A dead penguin, a dead seal, and a calibration mission

November 6, 2009

We ran a mission today to get data that allows us to calibrate our  navigation instruments so we can quantify the error between the robot’s estimate of its pose and the ground truth (which we obtain by tracking the robot with a radio beacon and marking its GPS position). We also saw some obstacles in the limno-hut region where the fiber had gotten snagged  last year in our new visualizer.


A dead penguin (between the two rocks). Emma had seen it some time back and told us about it. We stopped on our way to work today to see it.


We also saw a seal skeleton. Myself and Chris.


Chris, Rachel and Kristof.


A thin layer of ice freezes over the melt-hole every night that needs to be cleared before we can run any missions. Emma helped us chip ice from the melt-hole today morning. Emma was clearly delighted to do this.


Mission control. Myself, Kristof and Chris.


The bot sees things in water!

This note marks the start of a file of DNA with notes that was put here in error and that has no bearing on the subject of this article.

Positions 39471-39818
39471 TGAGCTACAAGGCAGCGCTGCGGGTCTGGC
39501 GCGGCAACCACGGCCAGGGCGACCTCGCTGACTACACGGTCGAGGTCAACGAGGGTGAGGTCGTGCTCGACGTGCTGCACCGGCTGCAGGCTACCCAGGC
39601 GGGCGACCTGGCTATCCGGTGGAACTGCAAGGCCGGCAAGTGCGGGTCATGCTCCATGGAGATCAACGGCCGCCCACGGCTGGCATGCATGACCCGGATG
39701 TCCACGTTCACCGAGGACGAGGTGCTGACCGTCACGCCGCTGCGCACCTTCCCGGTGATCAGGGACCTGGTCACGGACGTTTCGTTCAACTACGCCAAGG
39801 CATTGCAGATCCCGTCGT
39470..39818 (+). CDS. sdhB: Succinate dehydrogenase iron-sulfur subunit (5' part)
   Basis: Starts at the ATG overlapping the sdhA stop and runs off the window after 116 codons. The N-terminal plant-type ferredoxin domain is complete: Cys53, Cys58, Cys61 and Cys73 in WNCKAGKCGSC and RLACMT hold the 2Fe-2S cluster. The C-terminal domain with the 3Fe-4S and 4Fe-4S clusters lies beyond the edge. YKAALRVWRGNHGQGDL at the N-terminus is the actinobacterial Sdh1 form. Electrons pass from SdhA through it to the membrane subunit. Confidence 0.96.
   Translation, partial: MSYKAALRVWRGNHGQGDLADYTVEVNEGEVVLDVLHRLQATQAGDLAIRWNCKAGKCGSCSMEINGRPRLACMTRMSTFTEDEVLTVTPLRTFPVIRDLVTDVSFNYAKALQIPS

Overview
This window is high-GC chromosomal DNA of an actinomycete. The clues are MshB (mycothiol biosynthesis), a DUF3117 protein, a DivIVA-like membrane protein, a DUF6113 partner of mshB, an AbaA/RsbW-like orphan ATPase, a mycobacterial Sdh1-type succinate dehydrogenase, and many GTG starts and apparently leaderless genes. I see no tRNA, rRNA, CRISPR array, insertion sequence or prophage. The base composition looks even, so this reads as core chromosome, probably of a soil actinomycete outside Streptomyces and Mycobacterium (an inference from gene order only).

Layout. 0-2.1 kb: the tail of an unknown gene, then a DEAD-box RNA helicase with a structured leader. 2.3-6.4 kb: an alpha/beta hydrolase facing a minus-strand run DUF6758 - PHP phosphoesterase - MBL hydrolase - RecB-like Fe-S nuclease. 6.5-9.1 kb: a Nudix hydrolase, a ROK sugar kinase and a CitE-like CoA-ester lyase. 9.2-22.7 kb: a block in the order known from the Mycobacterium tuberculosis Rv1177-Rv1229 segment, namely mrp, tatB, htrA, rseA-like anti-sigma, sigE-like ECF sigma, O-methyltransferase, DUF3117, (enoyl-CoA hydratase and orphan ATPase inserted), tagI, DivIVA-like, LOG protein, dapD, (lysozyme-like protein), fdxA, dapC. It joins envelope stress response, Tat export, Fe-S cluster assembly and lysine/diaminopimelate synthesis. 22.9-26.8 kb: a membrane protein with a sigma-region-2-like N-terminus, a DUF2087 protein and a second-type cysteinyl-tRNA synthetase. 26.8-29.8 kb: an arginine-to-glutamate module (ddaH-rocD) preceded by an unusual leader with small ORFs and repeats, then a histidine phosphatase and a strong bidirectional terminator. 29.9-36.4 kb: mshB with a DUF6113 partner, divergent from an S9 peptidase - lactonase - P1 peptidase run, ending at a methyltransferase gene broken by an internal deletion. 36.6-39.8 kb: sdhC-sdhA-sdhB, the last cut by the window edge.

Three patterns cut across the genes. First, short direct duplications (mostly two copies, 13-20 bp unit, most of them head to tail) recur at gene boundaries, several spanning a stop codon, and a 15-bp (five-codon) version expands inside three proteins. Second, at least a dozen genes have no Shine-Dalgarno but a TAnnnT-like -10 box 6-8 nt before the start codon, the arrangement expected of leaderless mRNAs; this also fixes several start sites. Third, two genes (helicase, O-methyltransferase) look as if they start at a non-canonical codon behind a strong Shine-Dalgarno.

November 6, 2009

November 5

We had some more difficulties today. While going through the mission start checklist, I found that data from 3 of the 6 thrusters was being received only intermittently. Chris first thought that is was some problem with a driver card in the motor housing and we will have to open the motor pod to fix this. Bart decided to take a look at the screen-shot of the sensor state that we save at the beginning of every mission and realized that one battery had tripped off at night and did not get charged. This all took about an hour to figure out, and we all heaved a sigh of relief when we found that there was no major problem.

We also found that the forward-looking housing had water in it. This was because a fault with the sealing O-ring. Bill, Bart and Vickie were able to fix this without too much difficulty.


Kristof found that the forward-looking camera housing had water in it. Kristof and Bill inspecting the housing.

We finally put the bot down the melt-hole and went on a mission. The objective of this missions was to figure out whether we could use a forward-mounted multi-beam sonar for detecting obstacles. We hung three different obstacles from the melt-hole – an ice-chipper bar, a weight bag suspended from a cable and a PVC pipe. We were able to see all the three objects in the visualizer that was written by people at UIC visualization lab and built-upon by Chris. All in all, it turned out to be a useful day.

Three Objects at 15m 11-05-09

A screenshot of the visualizer that displays the returns from the forward looking vertical multi-beam sonar. The dense red dots at the top are the ice surface of the lake. The objects that we suspended from the melt-hole are clearly visible. Photo courtesy Chris and Bill.